How Climate Change May Make Killer Diseases Worse

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Since 2008, Los Angeles, which gets a portion of its drinking water from the Colorado River, has faced long-term drought because of global warming. The river suffers from low volume and rising water temperatures. The shrinking river has raised health concerns for the 30 million people in seven states who depend on it for their water supply.

In Shanghai, China, 20 million people are at risk of facing a drinking water shortage because of rising sea levels combined with lowered water tables caused by pumping water for agricultural, public and commercial use.

For humans to survive, they need fresh water.

"The big issue with climate change is going to be population displacement," Gina Solomon, a senior scientist at NRDC, told ABC News. "We will see massive displacement on a global scale."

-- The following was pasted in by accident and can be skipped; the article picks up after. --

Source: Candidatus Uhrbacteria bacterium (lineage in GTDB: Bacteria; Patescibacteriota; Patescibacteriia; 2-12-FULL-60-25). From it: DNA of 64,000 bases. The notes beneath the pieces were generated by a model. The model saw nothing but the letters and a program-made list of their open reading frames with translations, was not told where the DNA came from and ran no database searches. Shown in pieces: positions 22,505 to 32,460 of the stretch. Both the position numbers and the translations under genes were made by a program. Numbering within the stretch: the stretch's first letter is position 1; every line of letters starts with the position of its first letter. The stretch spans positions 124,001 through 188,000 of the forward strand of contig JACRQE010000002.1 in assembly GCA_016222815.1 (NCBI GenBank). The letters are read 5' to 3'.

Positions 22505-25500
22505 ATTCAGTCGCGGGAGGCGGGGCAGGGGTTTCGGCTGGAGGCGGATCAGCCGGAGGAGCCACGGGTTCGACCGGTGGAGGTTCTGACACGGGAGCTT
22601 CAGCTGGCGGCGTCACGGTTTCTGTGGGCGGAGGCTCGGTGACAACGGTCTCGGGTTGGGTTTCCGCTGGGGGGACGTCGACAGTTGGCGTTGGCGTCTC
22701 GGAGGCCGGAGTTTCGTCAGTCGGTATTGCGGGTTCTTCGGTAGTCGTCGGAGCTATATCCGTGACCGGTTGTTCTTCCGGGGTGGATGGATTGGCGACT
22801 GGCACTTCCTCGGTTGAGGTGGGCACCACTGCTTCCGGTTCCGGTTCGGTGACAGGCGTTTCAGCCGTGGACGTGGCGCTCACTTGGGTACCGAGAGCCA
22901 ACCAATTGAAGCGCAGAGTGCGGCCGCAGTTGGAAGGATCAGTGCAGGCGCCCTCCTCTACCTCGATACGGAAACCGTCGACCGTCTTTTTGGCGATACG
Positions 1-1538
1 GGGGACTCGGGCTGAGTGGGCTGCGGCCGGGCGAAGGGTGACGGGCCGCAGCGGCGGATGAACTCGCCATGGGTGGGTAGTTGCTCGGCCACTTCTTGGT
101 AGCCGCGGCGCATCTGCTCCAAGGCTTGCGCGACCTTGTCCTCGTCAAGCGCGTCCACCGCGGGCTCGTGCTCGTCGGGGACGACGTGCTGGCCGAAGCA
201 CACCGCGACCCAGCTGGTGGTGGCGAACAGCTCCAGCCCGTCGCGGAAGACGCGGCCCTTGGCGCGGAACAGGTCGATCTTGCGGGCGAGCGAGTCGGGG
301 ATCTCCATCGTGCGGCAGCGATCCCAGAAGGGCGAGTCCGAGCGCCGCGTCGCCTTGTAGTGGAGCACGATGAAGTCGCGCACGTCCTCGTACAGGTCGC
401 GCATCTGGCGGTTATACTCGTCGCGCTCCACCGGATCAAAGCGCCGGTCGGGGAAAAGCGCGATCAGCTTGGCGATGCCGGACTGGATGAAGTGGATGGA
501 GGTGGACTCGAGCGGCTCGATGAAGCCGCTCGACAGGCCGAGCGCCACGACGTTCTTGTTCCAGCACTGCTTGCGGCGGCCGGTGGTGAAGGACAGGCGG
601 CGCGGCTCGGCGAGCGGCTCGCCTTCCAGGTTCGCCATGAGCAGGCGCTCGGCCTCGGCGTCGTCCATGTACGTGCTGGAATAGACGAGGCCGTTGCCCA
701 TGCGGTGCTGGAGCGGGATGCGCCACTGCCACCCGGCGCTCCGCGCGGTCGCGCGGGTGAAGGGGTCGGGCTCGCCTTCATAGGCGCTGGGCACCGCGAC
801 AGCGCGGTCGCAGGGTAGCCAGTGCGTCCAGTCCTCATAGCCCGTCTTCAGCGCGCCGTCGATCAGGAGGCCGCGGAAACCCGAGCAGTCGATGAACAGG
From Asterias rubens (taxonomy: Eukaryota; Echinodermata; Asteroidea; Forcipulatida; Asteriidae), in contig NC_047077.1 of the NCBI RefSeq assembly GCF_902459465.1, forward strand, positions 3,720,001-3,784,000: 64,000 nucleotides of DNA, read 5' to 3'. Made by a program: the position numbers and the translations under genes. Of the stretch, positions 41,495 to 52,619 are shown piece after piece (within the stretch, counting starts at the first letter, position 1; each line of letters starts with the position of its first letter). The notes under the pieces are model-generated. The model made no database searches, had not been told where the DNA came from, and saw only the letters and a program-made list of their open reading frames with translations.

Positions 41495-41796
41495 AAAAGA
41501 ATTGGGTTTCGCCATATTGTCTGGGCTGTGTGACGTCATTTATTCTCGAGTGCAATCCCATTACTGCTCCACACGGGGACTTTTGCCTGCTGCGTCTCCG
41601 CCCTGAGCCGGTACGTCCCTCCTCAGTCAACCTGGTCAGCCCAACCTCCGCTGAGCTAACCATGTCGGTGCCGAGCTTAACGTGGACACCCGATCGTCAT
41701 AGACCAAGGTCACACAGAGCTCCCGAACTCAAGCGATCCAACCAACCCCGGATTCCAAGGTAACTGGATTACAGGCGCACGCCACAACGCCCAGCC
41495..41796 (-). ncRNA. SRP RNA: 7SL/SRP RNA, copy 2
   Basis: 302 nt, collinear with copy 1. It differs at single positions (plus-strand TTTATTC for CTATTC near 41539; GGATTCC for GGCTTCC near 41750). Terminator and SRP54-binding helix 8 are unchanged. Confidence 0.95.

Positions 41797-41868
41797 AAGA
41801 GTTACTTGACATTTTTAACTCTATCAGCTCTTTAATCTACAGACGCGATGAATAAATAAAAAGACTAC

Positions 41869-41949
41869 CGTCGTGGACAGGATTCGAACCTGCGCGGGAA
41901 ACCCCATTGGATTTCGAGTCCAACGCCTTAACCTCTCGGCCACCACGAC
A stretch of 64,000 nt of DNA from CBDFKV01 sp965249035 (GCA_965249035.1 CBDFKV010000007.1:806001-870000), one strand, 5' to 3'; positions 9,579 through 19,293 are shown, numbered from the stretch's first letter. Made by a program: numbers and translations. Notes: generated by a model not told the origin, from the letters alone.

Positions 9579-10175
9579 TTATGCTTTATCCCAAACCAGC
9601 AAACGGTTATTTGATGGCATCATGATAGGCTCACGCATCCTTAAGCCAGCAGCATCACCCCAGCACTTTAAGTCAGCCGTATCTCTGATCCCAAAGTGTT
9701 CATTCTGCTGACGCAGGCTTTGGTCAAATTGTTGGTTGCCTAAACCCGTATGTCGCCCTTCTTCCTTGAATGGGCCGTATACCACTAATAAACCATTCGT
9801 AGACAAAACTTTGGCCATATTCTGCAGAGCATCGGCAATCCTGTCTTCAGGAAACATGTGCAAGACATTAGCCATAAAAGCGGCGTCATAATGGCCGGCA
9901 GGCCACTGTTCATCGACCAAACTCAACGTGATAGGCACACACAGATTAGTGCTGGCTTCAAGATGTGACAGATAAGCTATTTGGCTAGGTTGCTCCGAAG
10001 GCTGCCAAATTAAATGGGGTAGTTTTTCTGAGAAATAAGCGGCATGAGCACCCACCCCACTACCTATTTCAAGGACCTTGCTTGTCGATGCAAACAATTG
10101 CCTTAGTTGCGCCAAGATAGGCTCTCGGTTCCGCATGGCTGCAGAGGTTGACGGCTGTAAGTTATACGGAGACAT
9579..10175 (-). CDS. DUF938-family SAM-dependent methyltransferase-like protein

According to the U.N. high commissioner for refugees, Antonio Guterres, climate change could become the biggest driver of human displacement.

"Displacement causes conflict, creates a lot of health stress on the people who are displaced and the people taking in the refugees," Solomon said. "It can encourage the spread of disease from one part of the world to another. As people move, they can carry diseases with them."

Check out this interactive map by the NRDC, which highlights hotspots of climate change's effects on human health.

Don't despair! You can find out ways to take action here!

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